True partnerships with Indigenous partners. The Report emphasizes the importance of true partnerships with Indigenous communities, outlining the current legal framework, including the Duty to Consult and the United Nations Declaration on the Rights of Indigenous Peoples (see our earlier bulletin on Canada’s UNDRIP law here). The Report notes the diversity of Indigenous communities and their distinct energy needs, interests, and governance structures and provides several recommendations aimed at advancing meaningful Indigenous participation and partnerships in the clean energy economy. Key recommendations include:

  • Recommendation 19 provides that the government should support meaningful Indigenous participation in the clean energy economy through consistent and enhanced capacity building support. 
  • Recommendation 20 provides that the government should advance economic reconciliation through flexible financing models and mechanisms that incentivize Indigenous project ownership across small, medium, and large-scale energy projects.

Energy innovation and economic development. The Report notes that energy affordability and reliability have been vital to Ontario’s economic growth for over a century. In addition, the province’s ability to provide clean electricity presents significant opportunities for economic prosperity. For example, the global shift towards decarbonization, requires an estimated annual clean energy investment of $4T by 2030, positioning Ontario’s energy industry to capitalize on economic development and export growth. The Panel also suggests that the government, utilities, and the entire energy sector should collaborate on a long-term labour strategy, with the proposed Energy Transition Advisory Council facilitating discussions through engagements and targeted research. Key recommendations include:

  • Recommendation 23 provides that the Ministry should, among others, (i) reflect in planning, policy-making and direction to IESO and OEB that in the rapid shift to electrification and the transformation toward a clean energy economy the risk-return balance between proactive build-out of energy infrastructure and reactive planning has shifted and (ii) identify key clean energy value chains, encourage local energy sectoral depth, and strategically kickstart energy innovation.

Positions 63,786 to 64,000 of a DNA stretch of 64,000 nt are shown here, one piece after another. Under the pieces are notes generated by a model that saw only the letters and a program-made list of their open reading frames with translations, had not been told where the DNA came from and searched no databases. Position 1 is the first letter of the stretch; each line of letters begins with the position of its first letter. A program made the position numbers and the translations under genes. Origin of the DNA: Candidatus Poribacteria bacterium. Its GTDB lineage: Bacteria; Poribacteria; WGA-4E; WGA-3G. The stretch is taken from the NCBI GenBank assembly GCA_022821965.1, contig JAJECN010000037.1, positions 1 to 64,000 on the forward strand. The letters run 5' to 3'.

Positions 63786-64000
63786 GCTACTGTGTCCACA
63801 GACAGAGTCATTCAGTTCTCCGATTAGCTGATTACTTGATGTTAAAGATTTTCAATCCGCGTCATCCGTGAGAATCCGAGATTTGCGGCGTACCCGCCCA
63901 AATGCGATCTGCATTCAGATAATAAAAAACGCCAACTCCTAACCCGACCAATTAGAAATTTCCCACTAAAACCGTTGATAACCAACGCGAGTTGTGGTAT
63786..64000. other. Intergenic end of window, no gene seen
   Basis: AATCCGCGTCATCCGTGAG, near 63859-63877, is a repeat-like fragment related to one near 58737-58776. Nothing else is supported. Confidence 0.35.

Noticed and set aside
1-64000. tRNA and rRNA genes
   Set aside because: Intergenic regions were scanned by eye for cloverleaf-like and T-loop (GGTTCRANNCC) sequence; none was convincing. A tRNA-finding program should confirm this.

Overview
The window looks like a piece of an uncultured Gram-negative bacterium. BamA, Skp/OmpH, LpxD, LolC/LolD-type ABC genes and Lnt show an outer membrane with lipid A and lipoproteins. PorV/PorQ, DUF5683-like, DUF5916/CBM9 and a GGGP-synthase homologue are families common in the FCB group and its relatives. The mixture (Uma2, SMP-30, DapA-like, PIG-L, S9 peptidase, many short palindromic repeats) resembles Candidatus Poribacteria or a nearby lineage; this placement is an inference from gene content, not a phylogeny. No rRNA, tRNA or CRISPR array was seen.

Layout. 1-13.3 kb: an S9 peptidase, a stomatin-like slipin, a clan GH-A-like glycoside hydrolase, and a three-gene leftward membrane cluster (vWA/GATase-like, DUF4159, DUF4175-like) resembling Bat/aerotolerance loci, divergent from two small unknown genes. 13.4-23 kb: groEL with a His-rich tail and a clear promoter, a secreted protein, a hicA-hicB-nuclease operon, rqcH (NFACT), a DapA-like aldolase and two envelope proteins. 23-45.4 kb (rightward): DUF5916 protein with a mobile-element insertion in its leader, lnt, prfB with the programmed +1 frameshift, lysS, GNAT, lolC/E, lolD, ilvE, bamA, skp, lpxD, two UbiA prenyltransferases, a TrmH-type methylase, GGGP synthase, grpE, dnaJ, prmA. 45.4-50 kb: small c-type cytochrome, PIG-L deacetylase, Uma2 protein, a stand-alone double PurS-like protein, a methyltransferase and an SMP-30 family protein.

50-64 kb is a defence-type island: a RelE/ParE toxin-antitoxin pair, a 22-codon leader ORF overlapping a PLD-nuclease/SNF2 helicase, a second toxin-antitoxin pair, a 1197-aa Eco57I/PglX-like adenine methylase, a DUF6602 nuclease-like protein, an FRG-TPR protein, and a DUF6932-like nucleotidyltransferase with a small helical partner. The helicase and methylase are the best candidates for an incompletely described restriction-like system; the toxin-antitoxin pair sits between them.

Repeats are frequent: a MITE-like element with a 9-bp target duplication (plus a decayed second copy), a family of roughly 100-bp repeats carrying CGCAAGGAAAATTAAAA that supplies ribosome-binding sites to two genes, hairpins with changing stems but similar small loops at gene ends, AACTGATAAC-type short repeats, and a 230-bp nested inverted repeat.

• Recommendation 25 provides that the government should clearly set out a policy vision for how electrification and the energy transition will be funded, including a realistic assessment of the distributional impacts of funding choices on different groups. A comprehensive range of funding options and mechanisms should be considered and used, including taxpayer funding, ratepayer funding, investment subsidies, investment tax credits, as well as leveraging and/or requiring private funding whenever possible. Opportunities to leverage funding from federal and municipal sources should also be pursued to the greatest extent possible.

Public support and maintaining affordability. The Report notes that energy affordability is a critical issue in Ontario’s energy sector and that there remain concerns about short-term increases in energy costs, despite potential long-term savings from switching to electric vehicles and home heating. In addition, the transition’s financial impacts are particularly significant for low-income and rural households, who spend a larger portion of their income on energy. The Report emphasizes that public support is sensitive to cost increases, making it crucial for the government to develop supportive policies that balance the immediate financial burdens with long-term benefits of a cleaner energy economy. Key recommendations include:

  • Recommendation 27 provides that the provincial government should explore mechanisms to support broad adoption of fuel switching, decarbonization and supportive technologies such as electric vehicles, storage, and heat pumps to support its clean energy economy objectives, foster change at the needed pace and scale, and ensure that all customers can benefit effectively from the energy transition.
  • Recommendation 28 provides that existing electricity rate mitigation and affordability programs should be redesigned to better target support to those who need it most, and to streamline program application and enrollment processes for increased accessibility.

For further information or to discuss the contents of this bulletin, please contact Lisa DeMarco at lisa@resilientllp.com.